State lab uses virus' genetic material to pinpoint Delta variant in NC
Posted July 28, 2021 7:54 p.m. EDT
Updated July 29, 2021 12:26 a.m. EDT
Raleigh, N.C. — The rapid spread of the coronavirus Delta variant has researchers in a state lab in Raleigh working overtime to track the highly contagious strain.
"Our volume of samples and the number of samples is absolutely increasing at this point," said Scott Shone, director of the State Laboratory of Public Health.
About 20 people work on studying the virus' RNA in test samples to detect whether it has the genomic sequence of the Delta variant or another virus mutation. Shone said the lab is looking to double that staff.
"The Delta variant began to emerge quite substantially in June and, over the last few weeks, has just outpaced any other variant at a rate that is substantial," he said.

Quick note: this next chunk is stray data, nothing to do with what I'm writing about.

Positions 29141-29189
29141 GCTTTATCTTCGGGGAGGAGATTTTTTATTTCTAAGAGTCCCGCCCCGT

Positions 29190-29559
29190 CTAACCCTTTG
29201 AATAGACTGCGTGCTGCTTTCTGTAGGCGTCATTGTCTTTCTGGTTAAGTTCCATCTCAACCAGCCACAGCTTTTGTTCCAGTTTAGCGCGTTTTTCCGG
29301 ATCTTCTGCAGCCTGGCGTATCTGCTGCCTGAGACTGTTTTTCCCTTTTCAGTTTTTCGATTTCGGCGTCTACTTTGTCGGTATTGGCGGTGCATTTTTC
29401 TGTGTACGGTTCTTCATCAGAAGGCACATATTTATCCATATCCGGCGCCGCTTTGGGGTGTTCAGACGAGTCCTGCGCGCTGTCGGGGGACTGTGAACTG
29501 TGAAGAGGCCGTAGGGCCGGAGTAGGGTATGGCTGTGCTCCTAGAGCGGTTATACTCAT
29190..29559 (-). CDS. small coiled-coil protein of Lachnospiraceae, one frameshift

State health officials have said recently that the Delta variant accounts for about 80 percent of new infections in North Carolina.
The genomic sequencing information is shared with the Centers for Disease Control and Prevention and public health departments to help officials make decisions on how best to fight the virus.
"The role of public health is to be able to respond, and we’ve learned a lot of lessons over the last year and a half," Shone said. "The Delta variant has really been a game changer in terms of our understanding in what we’ve seen."
The effort not only helps detect new variants but also determine how effective existing vaccines and other therapies are in fighting them, he said.
"We expect variants to emerge. The whole goal of the virus is to change to help it be more effective at doing it’s job, which is to infect us," he said.
So far, the newest variant, Lambda, has been found only six times in North Carolina. Those samples were then sent to the CDC in Atlanta for further testing.
"It is altogether possible that other variants emerge that are more serious or as serious as Delta, and that’s why this testing ... is so critical," Shone said. "The key there is to make sure we have enough people with vaccines to prevent infection, which ultimately results in expanded variants."
Even after the pandemic, the genomic sequencing technology can be used to better identify and track food-borne illnesses, sexually transmitted disease and other infectious diseases.